I was attending my first women’s retreat coach training in Colorado. There were about twenty women in attendance, none of whom I had ever met. For our first meeting together I was sitting near a beautiful, african-american women (the only one in the group). Our first assignment was to one by one got to a stack of pictures that were upside down on a nearby table, pick one and then sit down. I was curious to know what this had to do with retreating, but I followed along and selected my picture. None of us were to look at the images until everyone had chosen one. We were then broken into groups of five women and we each turned over our images. Well, before I turned my image over I sat in amazement as the beautiful women next to me had chosen a image of a african-american woman holding a small child. She got a little emotional and explained to me that she had one little daughter and the image touched her so. I was shocked by the seemingly beautiful magic that was happening. How else could this happen unless we have a innate, inner knowing of what our souls desire is–it longs to share a deep, inner knowing, a guidance.

Needless to say, I was eager to see my image. I slowly turned over my magazine page and there was a young, blonde boy flyfishing up on a rock. I began to weep. It was like a vision of my husband as a young boy. It looked just like him. I even have a similar picture of him up on a rock flyfishing. It was unbelievable. My husband had recently been struggling with some personal depression, so the image touched me. It was as if it was reading my heart, my love for him, but I did not understand why it was affecting me so much that I was sobbing uncontrollably. I thought for a minute and then it hit me with an even deeper surge of emotion. It was the very day that one year earlier my sweet husband had taken a gun, wrote me a goodbye letter and drove to the mountains to take his life. I wept. I wept at the very thought that my soul had such a spiritual connection. I wept knowing how different my life would be without this amazing man in my life. It was then that I realized the power and knowing of the subconscious mind. How else would I have been drawn to this image?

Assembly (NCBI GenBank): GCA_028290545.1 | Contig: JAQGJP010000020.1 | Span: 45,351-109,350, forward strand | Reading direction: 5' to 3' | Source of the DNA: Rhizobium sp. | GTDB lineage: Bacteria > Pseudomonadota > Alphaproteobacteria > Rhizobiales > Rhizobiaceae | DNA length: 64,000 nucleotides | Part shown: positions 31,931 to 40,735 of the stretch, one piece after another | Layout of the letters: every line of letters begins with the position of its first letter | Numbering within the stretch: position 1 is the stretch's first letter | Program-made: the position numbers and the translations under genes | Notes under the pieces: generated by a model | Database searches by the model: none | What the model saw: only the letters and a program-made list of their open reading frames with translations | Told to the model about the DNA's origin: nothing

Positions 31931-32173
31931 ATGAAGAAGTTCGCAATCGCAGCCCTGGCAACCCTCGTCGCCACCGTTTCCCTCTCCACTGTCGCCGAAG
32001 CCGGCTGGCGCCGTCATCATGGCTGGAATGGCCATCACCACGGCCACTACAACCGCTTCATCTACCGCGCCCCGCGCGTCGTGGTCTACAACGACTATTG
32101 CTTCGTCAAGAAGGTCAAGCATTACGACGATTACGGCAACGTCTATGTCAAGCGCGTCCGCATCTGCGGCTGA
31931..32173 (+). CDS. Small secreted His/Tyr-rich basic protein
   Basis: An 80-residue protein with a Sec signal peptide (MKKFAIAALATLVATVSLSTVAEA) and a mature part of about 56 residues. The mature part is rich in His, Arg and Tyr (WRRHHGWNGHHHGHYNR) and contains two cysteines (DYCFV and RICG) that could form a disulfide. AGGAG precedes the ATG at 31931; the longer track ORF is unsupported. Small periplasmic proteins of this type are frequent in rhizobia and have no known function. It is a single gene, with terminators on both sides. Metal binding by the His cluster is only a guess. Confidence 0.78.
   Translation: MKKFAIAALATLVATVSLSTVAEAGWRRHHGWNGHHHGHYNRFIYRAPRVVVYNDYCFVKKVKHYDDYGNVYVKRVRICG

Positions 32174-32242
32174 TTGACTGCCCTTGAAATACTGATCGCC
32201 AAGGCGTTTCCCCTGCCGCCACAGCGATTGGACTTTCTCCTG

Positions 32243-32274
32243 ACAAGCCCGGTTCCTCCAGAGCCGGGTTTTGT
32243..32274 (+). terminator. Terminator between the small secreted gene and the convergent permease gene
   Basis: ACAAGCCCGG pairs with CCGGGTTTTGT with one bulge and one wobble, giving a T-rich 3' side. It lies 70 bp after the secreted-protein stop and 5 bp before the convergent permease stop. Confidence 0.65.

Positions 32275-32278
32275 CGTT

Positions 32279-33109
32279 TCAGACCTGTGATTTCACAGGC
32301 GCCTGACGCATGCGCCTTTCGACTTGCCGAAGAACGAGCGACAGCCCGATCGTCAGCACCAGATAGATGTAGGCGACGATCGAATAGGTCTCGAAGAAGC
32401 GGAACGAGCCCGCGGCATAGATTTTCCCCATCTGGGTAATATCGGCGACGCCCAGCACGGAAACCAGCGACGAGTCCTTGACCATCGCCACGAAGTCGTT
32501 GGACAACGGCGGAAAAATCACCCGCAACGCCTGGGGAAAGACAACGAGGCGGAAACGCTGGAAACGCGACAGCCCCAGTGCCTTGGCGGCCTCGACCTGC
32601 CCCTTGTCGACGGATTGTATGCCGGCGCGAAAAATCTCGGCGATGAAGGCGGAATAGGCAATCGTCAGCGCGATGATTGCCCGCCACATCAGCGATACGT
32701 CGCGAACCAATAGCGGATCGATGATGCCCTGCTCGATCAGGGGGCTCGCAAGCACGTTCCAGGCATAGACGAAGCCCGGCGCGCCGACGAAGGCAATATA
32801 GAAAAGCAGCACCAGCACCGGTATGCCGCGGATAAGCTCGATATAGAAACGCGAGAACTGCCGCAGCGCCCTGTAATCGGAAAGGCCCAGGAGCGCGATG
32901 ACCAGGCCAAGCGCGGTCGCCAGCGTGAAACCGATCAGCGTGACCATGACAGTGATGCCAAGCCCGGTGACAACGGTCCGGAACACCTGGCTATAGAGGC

It was a very powerful personal lesson for me. One that will always stay with me and remind me of the innate gifts and powers that are given to us to help guide us in all we do.

CREATE YOUR OWN VISION BOARD

I wish for you at this time that you will gift yourself the opportunity to have a deeper understanding of what your soul needs and desires. Take the time to create your own vision board. Take the time to nurture your souls desires by taking the necessary steps to make this a beautiful experience. You may not understand some of the images and why you are drawn to them, but do not dismiss the message. There may be something within you that is trying to get your attention and longs for you to see it.

Get a variety of magazines—you can pick some up at thrift stores or buy a variety as a gift to yourself. Say a quiet prayer of inspiration and guidance. Go through each magazine and rip out ANY image that you are drawn to–words, colors, someone who looks fit, a couch cushion that you like, etc. Then go through them again to FEEL which ones you desire to include on your board. Then cut and arrange them on a piece of foam-core board. Put the vision board somewhere that will inspire you. Look at it often & seek any inspiration that it shares with you.

This exercise is to help you find a deeper understanding of your soul’s desire, your personal vision for your life, what is needed and essential for your personal growth. Take the time. Do the work. Create. Enjoy the gifts life has to offer.

-Love and Best Wishes. Heather